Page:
The ini­tial do­nat­ed sup­ply of remde­sivir to the US and for­eign gov­ern­ments is ex­pect­ed to be de­plet­ed in June or Ju­ly, and Gilead an­tic­i­pates un­veil­ing a pric­ing strat­e­gy be­fore that oc­curs. The com­pa­ny in­tends to piv­ot to a com­mer­cial mod­el, and stat­ed that in­vestors should ex­pect remde­sivir prod­uct sales in H2.

Am­ber Tong

For a look at all End­points News coro­n­avirus sto­ries, check out our spe­cial news chan­nel.

Covid-19 roundup: Ab­b­Vie jumps in­to Covid-19 an­ti­body hunt; As­traZeneca shoots for 2B dos­es of Ox­ford vac­cine — with $750M from CEPI, Gavi

Another Big Pharma is entering the Covid-19 antibody hunt.

AbbVie has announced a collaboration with the Netherlands’ Utrecht University and Erasmus Medical Center and the Chinese-Dutch biotech Harbour Biomed to develop a neutralizing antibody that can treat Covid-19. The antibody, called 47D11, was discovered by AbbVie’s three partners, and AbbVie will support early preclinical work, while preparing for later preclinical and clinical development. Researchers described the antibody in Nature Communications last month.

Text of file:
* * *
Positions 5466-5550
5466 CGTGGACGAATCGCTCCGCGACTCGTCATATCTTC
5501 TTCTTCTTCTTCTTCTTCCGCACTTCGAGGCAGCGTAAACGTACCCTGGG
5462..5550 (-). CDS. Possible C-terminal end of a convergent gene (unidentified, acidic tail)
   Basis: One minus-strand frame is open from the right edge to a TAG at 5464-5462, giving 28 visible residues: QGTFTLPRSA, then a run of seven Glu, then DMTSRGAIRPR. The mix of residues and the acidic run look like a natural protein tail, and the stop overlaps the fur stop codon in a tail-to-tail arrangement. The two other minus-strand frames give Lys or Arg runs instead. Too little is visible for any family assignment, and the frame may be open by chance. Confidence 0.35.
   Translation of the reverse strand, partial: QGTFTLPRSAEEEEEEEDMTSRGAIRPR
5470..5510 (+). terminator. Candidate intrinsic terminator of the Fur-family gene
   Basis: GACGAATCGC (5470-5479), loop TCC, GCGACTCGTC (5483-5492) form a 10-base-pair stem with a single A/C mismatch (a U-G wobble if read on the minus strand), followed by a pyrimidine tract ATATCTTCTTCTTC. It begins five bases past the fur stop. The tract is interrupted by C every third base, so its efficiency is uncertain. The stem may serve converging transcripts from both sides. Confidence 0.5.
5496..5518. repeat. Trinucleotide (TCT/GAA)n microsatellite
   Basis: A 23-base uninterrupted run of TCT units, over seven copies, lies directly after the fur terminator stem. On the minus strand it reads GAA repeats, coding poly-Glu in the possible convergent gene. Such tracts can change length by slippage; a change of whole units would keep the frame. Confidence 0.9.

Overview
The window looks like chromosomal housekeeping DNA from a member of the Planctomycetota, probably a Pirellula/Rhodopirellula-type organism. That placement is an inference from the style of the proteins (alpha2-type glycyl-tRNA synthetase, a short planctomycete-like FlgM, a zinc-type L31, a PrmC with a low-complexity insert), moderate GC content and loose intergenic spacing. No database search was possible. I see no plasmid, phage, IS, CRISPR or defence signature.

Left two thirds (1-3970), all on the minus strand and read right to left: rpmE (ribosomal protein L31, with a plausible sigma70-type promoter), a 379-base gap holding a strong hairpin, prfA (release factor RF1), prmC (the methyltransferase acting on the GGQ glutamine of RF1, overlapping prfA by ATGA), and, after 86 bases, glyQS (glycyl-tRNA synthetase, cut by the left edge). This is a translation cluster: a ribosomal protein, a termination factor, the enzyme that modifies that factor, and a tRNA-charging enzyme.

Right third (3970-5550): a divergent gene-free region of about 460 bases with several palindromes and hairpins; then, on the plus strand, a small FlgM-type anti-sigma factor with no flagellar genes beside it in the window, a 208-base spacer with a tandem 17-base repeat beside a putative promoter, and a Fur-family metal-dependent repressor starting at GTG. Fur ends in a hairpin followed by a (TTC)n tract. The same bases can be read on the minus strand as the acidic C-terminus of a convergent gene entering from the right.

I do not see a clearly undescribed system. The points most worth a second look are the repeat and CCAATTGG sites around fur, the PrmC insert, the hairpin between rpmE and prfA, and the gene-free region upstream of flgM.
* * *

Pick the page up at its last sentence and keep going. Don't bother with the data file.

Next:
Bris­tol My­ers is clean­ing up the post-Cel­gene merg­er pipeline, and they’re sweep­ing out an ex­per­i­men­tal check­point in the process

Back during the lead up to the $74 billion buyout of Celgene, the big biotech’s leadership did a little housecleaning with a major pact it had forged with Jounce. Out went the $2.6 billion deal and a collaboration on ICOS and PD-1.

Celgene, though, also added a $530 million deal — $50 million up front — to get the worldwide rights to JTX-8064, a drug that targets the LILRB2 receptor on macrophages.

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Covid-19 roundup: Mod­er­na read­ies to en­ter PhI­II in Ju­ly, As­traZeneca not far be­hind; EU ready to ne­go­ti­ate vac­cine ac­cess with $2.7B fund

Moderna may soon add another first to the Covid-19 vaccine race.

In March, the mRNA biotech was the first company to put a Covid-19 vaccine into humans. Next month, they may become the first company to put their vaccine into the large, late-stage trials that are needed to prove whether the vaccine is effective.